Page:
Outside of a museum setting, one seldom encounters a survey of photography as star-studded as “Vintage Variety,” on view at Stephen Daiter Gallery in River North. All thirty of the works, although broad in subject matter, have one thing in common—all speak eloquently of the times in which they were made.
Whether reportage or personal work, these images, made between the mid-1940s and 2001, show that in some ways, the more things change, the more they stay the same. An image by Wayne Miller, “The Way of Life of the Northern Negro, (watching football)” 1946-48, depicts the era’s segregation, only this time it seems Blacks are divided into Northern and Southern, while Leonard Freed photographed Black people in Harlem and in the South at the height of the civil rights movement, possibly as documentary, of which two beautiful examples are shown.
There are only three women artists in the show, but their images are strong. Jill Freedman’s wonderfully claustrophobic “Street Cops, New York City,” made in 1979, has a 1950s noir feel, and Susan Meiselas’ 27-inch-by-50-inch “Mistress Catherine after the Whipping I,” from 1995, brings the world of the dominatrix to life in one of the only color images on view. Inge Morath made her image, “Window, Valladolid, Spain,” in 1960. It contains, lined up with military precision, dolls, fans and row upon row of earrings on cards.
Several images made in Haiti and Jamaica by Alex Webb, W. Eugene Smith and Herbert List portray rites and rituals of the Caribbean, and Henri Cartier-Bresson, David Seymour (aka Chim), Ken Heyman and Burk Uzzle capture children at play in enchanting images made between 1948 and 1967.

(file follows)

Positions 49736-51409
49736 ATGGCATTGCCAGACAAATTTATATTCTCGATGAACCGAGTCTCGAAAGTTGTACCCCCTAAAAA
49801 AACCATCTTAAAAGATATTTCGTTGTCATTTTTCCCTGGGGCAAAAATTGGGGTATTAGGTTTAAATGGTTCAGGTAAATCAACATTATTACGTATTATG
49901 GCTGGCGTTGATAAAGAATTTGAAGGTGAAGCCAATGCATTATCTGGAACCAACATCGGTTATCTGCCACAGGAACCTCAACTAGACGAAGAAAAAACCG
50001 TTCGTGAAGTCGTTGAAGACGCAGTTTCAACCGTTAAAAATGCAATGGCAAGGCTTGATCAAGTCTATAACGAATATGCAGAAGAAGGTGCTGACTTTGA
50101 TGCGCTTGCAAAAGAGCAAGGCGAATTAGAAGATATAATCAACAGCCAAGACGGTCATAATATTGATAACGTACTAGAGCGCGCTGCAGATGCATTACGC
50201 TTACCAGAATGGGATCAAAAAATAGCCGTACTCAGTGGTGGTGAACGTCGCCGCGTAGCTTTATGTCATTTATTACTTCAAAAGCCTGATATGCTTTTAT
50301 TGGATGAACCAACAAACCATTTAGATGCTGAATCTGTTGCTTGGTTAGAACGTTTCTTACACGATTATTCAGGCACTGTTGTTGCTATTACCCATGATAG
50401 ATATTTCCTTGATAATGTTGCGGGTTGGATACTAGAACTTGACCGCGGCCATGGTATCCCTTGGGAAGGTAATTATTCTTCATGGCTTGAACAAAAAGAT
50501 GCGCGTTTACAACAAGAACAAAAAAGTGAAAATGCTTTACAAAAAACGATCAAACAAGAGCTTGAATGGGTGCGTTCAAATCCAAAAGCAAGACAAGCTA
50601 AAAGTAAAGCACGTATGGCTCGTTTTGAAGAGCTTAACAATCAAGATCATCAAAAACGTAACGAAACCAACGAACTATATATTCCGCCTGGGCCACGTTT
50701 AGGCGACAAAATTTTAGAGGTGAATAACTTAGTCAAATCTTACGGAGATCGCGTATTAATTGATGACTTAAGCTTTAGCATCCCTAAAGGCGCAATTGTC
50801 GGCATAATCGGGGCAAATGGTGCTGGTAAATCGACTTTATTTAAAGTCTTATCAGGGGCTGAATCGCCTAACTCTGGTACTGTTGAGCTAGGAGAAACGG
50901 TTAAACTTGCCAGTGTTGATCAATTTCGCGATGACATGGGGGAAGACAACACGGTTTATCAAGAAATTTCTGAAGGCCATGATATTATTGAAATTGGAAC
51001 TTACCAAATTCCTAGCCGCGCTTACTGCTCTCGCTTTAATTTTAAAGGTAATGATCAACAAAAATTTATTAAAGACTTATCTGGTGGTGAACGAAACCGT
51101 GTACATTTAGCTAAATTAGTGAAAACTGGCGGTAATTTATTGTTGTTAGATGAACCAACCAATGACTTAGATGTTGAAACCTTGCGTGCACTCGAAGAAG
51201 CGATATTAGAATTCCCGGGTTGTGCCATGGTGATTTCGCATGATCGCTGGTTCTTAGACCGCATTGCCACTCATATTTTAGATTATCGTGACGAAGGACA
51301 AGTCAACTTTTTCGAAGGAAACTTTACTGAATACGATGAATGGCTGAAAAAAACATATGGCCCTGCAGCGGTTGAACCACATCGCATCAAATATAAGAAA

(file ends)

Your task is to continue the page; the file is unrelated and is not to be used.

In a brilliant and suitable juxtaposition, a photograph by Martin Parr and one by Erich Lessing, both teeming with ballroom dancers, hang side-by-side on a wall of their own. In the Parr, waltzing couples share the boardwalk with empty lounge chairs at a resort, and in the Lessing, it appears a competition is underway, as ballgowns swirl in motion blur—all but one in the upper lefthand corner, which appears to be standing still and thus catches your eye.
Other images are rife with a sense of place. “Rajasthan,” 1956, by Marc Riboud, at first glance appears to be a diorama or a painting, but on closer inspection captivates the viewer with the essence of life in India. Andre Kertesz’s “White Carousel Horse and Dog Walker,” from 1962, transports us to Paris. Capturing a moment in America that many of us lived through, Paul Fusco’s image “RFK Funeral Train,” 1968, is a powerful reminder.
Other photographers include George Rodger, Alec Soth, Mark Power, David Hurn, Ernst Haas, Ernest Cole, Sergio Larrain, Jeanloup Sieff and Danny Lyon, who all contribute images that make this show a must-see. (Susan Aurinko)
Vintage Variety is on view at Stephen Daiter Gallery, 230 West Superior, #400, through January 1.